Trains with twice the speed of Vande Bharat: Where to board them?

The Shanghai Maglev is the fastest train in the world. Photo: iStock/Yongyuan Dai

The Vande Bharat Express stands as a milestone in India’s railway history. The trains are whizzing across the country, marking a new era of speed. Known as Train 18, the Vande Bharat Express is India's first fully electric semi-high-speed train. Capable of reaching speeds between 180 kmph and 200 kmph, it currently ranks among the fastest trains in India. However, there are trains in other countries that operate at twice the speed of the Vande Bharat. Let us explore some of the trains synonymous with high-tech and luxury.

Shanghai Maglev: 460 kmph (China)
The Shanghai Maglev train, also known as Shanghai Transrapid, achieves a speed of 460 kmph and has set a record of 501 kmph. It is the fastest train in the world. This remarkable speed is possible because the train levitates above the track, propelled by an electromagnetic system that faces minimal friction. Manufactured as a joint venture by Siemens and the German multinational company Thyssen Krupp, the train is owned by the Shanghai Maglev Transportation Development Company. Launched in April 2004, it operates on the 30.5-km-long Shanghai Maglev line, covering the 19-mile distance from Shanghai Longyang Road Station to Shanghai International Airport in mere 8 minutes.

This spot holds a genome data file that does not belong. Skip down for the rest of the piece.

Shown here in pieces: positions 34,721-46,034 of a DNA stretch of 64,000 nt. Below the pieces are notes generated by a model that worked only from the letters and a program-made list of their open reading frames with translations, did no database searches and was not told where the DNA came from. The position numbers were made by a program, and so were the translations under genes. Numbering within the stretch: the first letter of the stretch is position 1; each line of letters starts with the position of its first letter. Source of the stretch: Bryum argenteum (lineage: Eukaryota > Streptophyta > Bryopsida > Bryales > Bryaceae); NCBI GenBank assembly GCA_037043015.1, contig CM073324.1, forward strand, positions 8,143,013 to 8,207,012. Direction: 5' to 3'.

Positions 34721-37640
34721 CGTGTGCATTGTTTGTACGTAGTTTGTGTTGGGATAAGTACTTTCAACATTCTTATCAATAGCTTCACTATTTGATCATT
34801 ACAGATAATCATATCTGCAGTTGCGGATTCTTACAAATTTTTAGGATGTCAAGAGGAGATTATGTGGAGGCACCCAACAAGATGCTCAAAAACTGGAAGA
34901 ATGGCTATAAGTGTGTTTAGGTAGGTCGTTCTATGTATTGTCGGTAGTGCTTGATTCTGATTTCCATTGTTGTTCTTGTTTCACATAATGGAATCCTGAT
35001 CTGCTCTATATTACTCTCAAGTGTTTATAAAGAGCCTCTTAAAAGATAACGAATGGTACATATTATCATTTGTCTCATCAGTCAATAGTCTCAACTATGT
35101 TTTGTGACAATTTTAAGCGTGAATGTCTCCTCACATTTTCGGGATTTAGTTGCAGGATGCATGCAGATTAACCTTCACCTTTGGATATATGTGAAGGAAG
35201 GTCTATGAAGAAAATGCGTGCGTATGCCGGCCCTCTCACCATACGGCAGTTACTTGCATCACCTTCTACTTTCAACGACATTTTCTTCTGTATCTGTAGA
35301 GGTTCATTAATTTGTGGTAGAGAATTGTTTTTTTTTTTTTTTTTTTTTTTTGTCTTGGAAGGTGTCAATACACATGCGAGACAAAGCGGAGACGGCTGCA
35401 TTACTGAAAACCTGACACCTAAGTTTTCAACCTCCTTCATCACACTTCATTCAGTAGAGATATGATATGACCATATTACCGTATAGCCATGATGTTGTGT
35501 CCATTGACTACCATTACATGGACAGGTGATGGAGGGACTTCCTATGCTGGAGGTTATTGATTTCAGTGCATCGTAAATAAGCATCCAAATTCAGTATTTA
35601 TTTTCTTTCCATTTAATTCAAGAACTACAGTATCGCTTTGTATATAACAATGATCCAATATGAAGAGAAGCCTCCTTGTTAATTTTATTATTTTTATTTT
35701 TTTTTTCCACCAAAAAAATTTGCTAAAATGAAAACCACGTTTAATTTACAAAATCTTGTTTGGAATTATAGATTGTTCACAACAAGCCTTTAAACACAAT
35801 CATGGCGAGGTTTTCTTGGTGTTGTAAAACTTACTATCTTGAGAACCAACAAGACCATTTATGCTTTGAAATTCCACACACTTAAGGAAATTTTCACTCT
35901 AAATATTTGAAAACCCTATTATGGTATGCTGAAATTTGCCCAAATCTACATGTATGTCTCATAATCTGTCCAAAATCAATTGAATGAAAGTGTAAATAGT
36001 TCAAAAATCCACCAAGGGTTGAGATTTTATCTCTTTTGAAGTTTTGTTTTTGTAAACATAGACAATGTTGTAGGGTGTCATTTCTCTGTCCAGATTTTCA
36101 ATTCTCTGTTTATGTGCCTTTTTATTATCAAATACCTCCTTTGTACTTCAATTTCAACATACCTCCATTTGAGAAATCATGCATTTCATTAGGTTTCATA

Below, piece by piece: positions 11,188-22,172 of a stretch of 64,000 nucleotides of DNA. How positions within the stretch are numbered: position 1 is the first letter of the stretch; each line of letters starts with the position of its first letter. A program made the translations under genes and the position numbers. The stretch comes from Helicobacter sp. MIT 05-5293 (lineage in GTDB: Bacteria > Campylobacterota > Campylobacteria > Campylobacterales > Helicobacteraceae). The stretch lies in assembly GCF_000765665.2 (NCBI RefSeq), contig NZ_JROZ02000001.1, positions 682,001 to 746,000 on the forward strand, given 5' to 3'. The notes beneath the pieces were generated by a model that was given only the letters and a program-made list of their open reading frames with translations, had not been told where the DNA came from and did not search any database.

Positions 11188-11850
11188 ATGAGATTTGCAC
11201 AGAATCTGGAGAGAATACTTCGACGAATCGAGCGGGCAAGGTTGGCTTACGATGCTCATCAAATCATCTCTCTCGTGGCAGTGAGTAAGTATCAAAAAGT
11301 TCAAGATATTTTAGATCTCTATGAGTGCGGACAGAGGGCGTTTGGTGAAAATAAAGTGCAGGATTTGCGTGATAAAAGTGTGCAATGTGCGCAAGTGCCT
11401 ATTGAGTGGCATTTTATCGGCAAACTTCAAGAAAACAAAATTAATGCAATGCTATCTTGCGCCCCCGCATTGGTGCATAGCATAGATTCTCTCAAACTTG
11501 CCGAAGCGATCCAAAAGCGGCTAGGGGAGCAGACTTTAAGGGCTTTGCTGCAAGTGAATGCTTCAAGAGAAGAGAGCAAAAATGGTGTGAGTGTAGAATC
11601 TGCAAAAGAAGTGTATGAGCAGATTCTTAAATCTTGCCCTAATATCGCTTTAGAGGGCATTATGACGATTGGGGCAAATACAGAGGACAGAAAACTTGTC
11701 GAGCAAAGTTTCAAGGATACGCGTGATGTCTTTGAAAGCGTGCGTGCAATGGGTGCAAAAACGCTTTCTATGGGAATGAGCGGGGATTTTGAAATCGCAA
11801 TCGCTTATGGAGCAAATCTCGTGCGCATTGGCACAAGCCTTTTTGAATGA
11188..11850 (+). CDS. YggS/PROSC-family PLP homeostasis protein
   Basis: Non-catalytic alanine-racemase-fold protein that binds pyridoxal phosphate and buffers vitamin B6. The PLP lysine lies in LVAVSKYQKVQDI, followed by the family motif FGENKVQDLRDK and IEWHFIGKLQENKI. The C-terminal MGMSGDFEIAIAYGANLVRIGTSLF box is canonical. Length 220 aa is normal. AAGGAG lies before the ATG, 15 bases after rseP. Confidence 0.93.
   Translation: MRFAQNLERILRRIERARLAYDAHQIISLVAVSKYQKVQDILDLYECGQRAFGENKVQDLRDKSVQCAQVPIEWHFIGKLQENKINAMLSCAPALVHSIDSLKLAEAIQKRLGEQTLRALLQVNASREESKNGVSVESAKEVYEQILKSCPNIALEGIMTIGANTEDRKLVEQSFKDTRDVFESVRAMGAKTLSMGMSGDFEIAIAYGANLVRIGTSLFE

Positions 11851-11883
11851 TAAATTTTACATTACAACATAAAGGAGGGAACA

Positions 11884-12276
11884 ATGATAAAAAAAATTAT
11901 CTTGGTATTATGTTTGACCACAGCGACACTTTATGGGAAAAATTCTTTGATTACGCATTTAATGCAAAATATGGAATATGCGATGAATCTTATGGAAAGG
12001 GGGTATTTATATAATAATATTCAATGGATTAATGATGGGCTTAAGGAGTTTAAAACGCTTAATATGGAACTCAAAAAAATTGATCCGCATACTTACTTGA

CR Fuxing: 350 kmph (China)
Fuxing trains, owned by the Chinese government, operate at a speed of 350 kmph. These models are the first high-speed trains developed entirely indigenously by the China Railway Corporation. Accommodating over 500 passengers, the Fuxing train is 209 meters long, 3.36 meters wide, and 4.06 meters high. The Beijing-Shanghai high-speed railway utilizes Fuxing trains to transport passengers between these two metropolises in five hours. Fuxing trains operate also on seven other rail lines in China.

DB ICE: 350 kmph (Germany)
Intercity Express 3, also known as ICE 3, consists of high-speed electric multiple units. Manufactured jointly by Siemens and Bombardier, these trains are primarily used by Deutsche Bahn (DB) in Germany and the Dutch Railway. The trains operate at a maximum speed of 320 kmph in Germany. The Velaro train rakes, used in various countries such as Germany, Belgium, France, the UK, the Netherlands, Spain, China, Russia, and Turkey, drew inspiration from the ICE 3M/F models.

SCNCF TGV: 320 kmph (France)
The "A Grande Vitesse," also known as TGV, operates on Europe's first high-speed railway line and is a symbol of France. Manufactured by Alstom, the train boasts different models such as TGV Duplex, Reseau, POS, and Euro Duplex. The train connects France with other countries such as Italy, Spain, Belgium, Luxembourg, and Germany through an extensive rail network. TGV trains also operate in the US, Spain, Italy, Morocco, China, and South Korea. While the TGV Lyria serves Switzerland, Thalys/Eurostar connects the UK, the Netherlands, Germany, and Belgium.

JR Shinkansen: 320 kmph (Japan)
Shinkansen, globally known as the bullet train, has been renowned for a long time. Japan was the first country to develop a dedicated railway network for such high-speed trains, with the initial aim of connecting distant places to Tokyo. The 515-km line laid in 1964 for operating the Tokyo-Nagoya-Osaka-Tokaido Shinkansen train has now expanded to over 3,000 km. The first generation of Shinkansen trains had a maximum speed of 220 kmph, but the present series, E5 and H5 trains manufactured by Hitachi Rail and Kawasaki Heavy Industries operate at a maximum speed of 320 kmph.

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